The Hold Steady: Thrashing Thru the Passion (Frenchkiss) Review | Under the Radar - Music Magazine
Monday, June 1st, 2020  

The Hold Steady

Thrashing Thru the Passion


Aug 13, 2019 Web Exclusive Bookmark and Share

For their first album in five years, and their debut record with their "definitive" six-piece line-up, Twin City heroes The Hold Steady have collected their recently released singles series and thrown another handful of fresh new tunes into the mix to create Thrashing Thru the Passion. (C'mon, who signed off on that title?) It's a piecemeal way to approach your first full-length release in half a decade but the results are surprisingly consistent.

Always a bar band in spirit and always beloved for their purple period between Almost Killed Me in 2004 through Stay Positive in 2008, Craig Finn's crew have recently become much more a touring concern than a recording band, celebrating those glory years with sell-out three-night stands at various key cities to great acclaim.

Pointing out that they're still a creative force seems like a great idea at this point and Thrashing Thru the Passion makes a reasonable case for their continuing vitality, while ushering them, following 16 years together as a band, into the realm of beloved elders of the scene.

Kicking off with the pedestrian "Denver Haircut", anticipation fails to translate to excitement until the E Street Band excellence of the horns-heavy "Traditional Village," which sees Finn launch into his regular religion, sex and drugs-themed pattersurprisingly comforting to hearand is lifted by fantastically celebratory instrumentation and arrangement. It's pleasingly huge.

More sober tunes like "Blackout Sam" may slow the pace, but they're picture-perfect portraits of society's outsiders, a specialty of Finn's, lines like "Spent the summer wishing it was spring" and "Ingested every offering/Tried to make it interesting" are tossed off smartly, the underworld-building of the band still effective and intact.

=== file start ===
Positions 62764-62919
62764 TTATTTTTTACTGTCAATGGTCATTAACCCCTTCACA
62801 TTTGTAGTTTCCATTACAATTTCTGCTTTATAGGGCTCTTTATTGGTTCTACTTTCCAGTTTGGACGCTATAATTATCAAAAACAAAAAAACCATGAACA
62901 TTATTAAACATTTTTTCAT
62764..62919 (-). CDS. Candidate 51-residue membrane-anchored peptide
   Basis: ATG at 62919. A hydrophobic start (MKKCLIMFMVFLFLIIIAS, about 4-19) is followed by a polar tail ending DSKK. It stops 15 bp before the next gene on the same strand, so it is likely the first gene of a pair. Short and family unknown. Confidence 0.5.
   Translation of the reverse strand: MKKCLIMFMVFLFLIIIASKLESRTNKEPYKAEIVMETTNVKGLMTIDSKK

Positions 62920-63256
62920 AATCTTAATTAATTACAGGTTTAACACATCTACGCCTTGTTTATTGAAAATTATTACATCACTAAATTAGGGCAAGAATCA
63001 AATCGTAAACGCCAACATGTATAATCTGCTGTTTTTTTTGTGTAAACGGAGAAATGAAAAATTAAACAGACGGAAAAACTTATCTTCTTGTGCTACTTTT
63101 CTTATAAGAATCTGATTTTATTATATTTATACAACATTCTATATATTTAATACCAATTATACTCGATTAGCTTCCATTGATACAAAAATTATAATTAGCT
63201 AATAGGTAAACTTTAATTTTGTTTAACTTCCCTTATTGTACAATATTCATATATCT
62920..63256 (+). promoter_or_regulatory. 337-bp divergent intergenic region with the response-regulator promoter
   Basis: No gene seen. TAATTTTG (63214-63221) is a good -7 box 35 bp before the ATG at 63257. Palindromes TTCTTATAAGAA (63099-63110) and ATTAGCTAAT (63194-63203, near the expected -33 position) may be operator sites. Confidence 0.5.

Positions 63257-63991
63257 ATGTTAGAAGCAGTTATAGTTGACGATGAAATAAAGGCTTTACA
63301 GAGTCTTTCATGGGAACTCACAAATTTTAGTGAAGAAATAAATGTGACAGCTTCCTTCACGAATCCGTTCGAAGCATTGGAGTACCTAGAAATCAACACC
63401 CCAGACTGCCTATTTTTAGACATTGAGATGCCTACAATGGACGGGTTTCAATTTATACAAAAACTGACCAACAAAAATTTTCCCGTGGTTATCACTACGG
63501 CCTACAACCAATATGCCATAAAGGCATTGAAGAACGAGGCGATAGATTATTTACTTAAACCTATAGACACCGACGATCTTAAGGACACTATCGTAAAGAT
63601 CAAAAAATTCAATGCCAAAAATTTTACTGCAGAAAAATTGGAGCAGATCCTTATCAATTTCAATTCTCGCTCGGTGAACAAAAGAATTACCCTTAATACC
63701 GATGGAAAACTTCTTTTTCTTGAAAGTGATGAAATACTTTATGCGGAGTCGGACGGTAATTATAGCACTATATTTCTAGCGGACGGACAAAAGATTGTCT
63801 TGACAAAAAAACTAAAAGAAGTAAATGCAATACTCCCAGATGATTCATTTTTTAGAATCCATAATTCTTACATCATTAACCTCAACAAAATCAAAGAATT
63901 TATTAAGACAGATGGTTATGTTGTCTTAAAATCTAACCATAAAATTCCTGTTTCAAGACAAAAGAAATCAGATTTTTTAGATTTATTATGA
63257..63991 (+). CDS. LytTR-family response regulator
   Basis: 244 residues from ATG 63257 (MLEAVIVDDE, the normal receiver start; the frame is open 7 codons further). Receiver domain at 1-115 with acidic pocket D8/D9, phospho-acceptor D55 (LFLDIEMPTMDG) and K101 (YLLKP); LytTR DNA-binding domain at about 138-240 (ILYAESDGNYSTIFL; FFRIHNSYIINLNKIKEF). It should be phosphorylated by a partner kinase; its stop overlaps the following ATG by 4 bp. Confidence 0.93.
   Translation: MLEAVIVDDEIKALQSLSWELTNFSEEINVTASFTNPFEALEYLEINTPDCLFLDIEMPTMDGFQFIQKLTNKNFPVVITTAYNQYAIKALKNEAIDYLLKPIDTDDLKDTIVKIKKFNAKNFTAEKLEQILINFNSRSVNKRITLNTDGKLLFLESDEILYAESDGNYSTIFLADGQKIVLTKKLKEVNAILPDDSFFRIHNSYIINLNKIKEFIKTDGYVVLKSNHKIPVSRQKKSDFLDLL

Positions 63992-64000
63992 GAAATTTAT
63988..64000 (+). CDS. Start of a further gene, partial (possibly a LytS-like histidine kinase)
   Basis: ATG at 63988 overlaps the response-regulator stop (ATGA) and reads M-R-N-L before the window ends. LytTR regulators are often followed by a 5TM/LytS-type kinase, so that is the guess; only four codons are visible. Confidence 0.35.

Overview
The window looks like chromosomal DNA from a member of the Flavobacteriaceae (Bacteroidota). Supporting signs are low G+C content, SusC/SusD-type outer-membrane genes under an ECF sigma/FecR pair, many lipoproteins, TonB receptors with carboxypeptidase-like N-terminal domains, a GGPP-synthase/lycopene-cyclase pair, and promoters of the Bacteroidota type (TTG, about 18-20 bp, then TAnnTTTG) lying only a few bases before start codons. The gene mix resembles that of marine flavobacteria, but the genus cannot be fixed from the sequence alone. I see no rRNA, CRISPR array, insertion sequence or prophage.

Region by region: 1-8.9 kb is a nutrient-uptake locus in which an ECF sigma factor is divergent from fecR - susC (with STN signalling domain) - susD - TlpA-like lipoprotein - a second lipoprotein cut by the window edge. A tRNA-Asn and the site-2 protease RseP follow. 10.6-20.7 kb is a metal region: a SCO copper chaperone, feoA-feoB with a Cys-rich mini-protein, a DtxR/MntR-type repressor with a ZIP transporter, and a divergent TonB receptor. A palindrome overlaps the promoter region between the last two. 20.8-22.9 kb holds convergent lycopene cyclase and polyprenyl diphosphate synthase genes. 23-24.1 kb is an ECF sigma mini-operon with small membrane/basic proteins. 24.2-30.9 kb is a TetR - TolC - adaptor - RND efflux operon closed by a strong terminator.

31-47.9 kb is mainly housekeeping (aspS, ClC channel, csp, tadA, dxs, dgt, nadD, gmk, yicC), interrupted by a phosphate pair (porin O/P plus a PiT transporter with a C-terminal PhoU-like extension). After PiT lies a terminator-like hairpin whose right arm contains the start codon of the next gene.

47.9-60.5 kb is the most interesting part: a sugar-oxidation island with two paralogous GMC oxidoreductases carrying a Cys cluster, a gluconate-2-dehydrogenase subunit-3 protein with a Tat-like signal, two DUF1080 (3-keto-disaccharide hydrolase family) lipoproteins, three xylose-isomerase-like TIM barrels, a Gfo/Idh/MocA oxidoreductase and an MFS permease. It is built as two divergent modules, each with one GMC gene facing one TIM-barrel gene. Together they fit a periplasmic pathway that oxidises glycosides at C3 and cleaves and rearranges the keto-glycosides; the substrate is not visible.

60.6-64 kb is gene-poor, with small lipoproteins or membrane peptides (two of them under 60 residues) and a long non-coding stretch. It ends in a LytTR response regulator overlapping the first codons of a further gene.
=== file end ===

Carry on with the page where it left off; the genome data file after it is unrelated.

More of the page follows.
The classic rock solos from Tad Kubler are relatively prevalent, sometimes fun, while returning prodigal keyboardist Franz Nicolay adds color and lift across the whole record. On "Entitlement Crew" we're brought back to the sounds and subject matter of 2006's Boys and Girls in America, Kubler chugging away with those sweet palm mutes and Finn observing "Here's the church, here's the steeple/I love the party favors but I hate the party people" and "You like that song too/I know that you do/I saw you mouthing all the words when you didn't know I was watching you"—the kind of beautifully observed, lachrymose detail that took the band to glory in the first instance.

Certainly there are throwaway momentsthe "Sequestered In Memphis"-lite of "Star 18" or the blandishments of "T-Shirt Tux" won't stick in the mind for longbut there's a lot here to recall past glories and offer a point of entry for newcomers looking for a band to fall in love with. Certainly the band plow similar furrows for all of their materialthematically and musicallybut if you like that sound then you're gonna like this. It's a good, solid rock recordbut whether that's a good thing or not may depend on whether you think a band that were once touted as the next Replacements are built to stake their claim as a heritage act or should have called time a decade ago. We're firmly in the former camp. (   

Author rating: 6.5/10

Rate this album
Average reader rating: 7/10


Submit your comment

Name Required

Email Required, will not be published


Remember my personal information
Notify me of follow-up comments?

Please enter the word you see in the image below:

There are no comments for this entry yet.